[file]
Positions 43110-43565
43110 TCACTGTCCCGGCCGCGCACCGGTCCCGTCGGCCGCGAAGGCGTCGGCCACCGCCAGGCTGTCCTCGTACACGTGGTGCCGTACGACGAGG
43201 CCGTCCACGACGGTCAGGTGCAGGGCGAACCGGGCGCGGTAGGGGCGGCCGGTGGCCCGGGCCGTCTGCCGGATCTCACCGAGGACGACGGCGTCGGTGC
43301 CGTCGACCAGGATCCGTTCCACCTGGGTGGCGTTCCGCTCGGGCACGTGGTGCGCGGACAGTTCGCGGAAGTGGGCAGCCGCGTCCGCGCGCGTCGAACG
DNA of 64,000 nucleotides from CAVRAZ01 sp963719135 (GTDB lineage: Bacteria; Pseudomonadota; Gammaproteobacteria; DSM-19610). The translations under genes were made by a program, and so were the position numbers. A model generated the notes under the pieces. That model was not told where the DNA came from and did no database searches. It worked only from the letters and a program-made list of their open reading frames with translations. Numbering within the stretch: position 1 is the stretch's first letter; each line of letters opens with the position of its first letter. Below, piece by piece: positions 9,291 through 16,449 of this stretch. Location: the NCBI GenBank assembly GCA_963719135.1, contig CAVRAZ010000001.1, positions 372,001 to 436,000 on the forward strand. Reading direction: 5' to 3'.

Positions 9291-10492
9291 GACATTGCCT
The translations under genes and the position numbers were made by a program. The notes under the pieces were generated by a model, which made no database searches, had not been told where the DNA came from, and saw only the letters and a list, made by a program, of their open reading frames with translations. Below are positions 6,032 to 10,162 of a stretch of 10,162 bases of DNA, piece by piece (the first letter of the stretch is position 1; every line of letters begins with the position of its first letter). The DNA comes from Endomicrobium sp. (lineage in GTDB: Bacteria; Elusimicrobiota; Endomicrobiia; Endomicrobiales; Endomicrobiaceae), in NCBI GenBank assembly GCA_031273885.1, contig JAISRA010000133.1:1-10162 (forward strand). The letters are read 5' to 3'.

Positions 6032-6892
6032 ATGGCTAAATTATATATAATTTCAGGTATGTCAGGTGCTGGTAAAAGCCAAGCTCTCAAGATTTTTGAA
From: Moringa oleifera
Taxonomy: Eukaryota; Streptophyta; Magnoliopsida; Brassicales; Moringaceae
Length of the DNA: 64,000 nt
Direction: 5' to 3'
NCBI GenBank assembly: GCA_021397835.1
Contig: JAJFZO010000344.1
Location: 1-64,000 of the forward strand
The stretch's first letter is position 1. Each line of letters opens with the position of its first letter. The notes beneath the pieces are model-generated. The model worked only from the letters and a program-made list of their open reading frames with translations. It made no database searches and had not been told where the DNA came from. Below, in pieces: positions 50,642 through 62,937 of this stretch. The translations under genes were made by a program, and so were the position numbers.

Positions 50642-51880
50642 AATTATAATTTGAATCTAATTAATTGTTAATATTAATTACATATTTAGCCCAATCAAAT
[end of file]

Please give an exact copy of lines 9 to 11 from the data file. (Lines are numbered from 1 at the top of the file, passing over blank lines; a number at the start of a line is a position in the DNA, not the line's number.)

Positions 6032-6892
6032 ATGGCTAAATTATATATAATTTCAGGTATGTCAGGTGCTGGTAAAAGCCAAGCTCTCAAGATTTTTGAA
From: Moringa oleifera